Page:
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Amazing! Student recites 135 digits of pi 

Published on 20/03/17

Ask anyone to recite pi (π) and they will probably only be able to give you the first three numbers, or maybe five, at a push.

But for one Orchard School Bristol student, they have been able to reel off an astonishing 135 digits from memory.

It took Year 9 Veniamin Tenev over two minutes to recite pi – the ratio of a circle’s circumference to its diameter, which starts 3.14  – in front of his maths class.

Many of our other students also showed impressive memory capacity by remembering 30, 40 and even 50 digits.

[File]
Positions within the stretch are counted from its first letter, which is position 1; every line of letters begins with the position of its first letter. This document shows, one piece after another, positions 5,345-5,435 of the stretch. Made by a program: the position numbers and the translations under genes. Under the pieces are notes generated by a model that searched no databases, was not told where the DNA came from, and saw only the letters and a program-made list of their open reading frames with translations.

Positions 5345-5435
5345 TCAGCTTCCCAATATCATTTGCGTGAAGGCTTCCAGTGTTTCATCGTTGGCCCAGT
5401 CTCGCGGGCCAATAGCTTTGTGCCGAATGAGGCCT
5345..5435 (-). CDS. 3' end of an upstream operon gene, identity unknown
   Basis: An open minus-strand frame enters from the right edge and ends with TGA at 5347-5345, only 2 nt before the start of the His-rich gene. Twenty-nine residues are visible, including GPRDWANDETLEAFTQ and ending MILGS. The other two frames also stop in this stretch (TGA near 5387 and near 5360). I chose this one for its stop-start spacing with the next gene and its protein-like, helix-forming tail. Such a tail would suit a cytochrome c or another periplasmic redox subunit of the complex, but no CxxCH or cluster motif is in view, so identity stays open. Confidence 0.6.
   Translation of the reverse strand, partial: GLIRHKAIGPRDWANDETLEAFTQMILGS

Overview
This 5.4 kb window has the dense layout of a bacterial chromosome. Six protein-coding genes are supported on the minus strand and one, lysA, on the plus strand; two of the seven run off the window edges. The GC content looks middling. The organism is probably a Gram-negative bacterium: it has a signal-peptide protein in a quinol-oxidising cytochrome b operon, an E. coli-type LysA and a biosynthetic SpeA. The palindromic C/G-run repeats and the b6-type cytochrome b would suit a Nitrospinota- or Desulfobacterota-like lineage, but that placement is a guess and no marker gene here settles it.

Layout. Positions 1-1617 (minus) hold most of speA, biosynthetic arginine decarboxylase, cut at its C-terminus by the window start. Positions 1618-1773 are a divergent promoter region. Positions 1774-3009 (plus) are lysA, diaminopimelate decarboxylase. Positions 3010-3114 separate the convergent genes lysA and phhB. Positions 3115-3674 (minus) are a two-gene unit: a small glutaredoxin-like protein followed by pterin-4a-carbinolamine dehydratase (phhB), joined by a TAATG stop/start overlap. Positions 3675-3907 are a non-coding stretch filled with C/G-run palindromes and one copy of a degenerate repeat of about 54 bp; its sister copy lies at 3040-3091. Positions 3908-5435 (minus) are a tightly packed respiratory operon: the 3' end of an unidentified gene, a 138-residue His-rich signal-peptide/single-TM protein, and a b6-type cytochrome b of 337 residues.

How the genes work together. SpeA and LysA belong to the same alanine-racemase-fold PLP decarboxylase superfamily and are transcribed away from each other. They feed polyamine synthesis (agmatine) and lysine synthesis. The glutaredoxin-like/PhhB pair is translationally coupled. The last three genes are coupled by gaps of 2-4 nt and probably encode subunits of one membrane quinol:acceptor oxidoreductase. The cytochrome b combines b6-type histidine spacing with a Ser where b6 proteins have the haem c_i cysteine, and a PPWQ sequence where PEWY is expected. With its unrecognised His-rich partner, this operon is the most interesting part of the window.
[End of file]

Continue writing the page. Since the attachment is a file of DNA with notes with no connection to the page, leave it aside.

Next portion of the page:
Students were set the challenge on Pi Day on March 14 (3.14 in American date format) as part of a Trust in Learning Academies (TiLA) competition.

Schools from within the trust, including Orchard School Bristol, Bridge Learning Campus, Parson Street Primary and Filton Avenue Primary, took to social media to showcase students reciting pi (you can see all of our entries on Orchard Mathematics' Twitter page).

Despite facing fierce competition, Veniamin came out as one of the top students from TiLA to memorise the most numbers of Pi. 

It has been calculated that there are two-quadrillion digits of pi. The current record for reciting pi is 111,700, which is held by Akira Haraguchi from Japan. 

You can watch the video of Veniamin reciting Pi, here: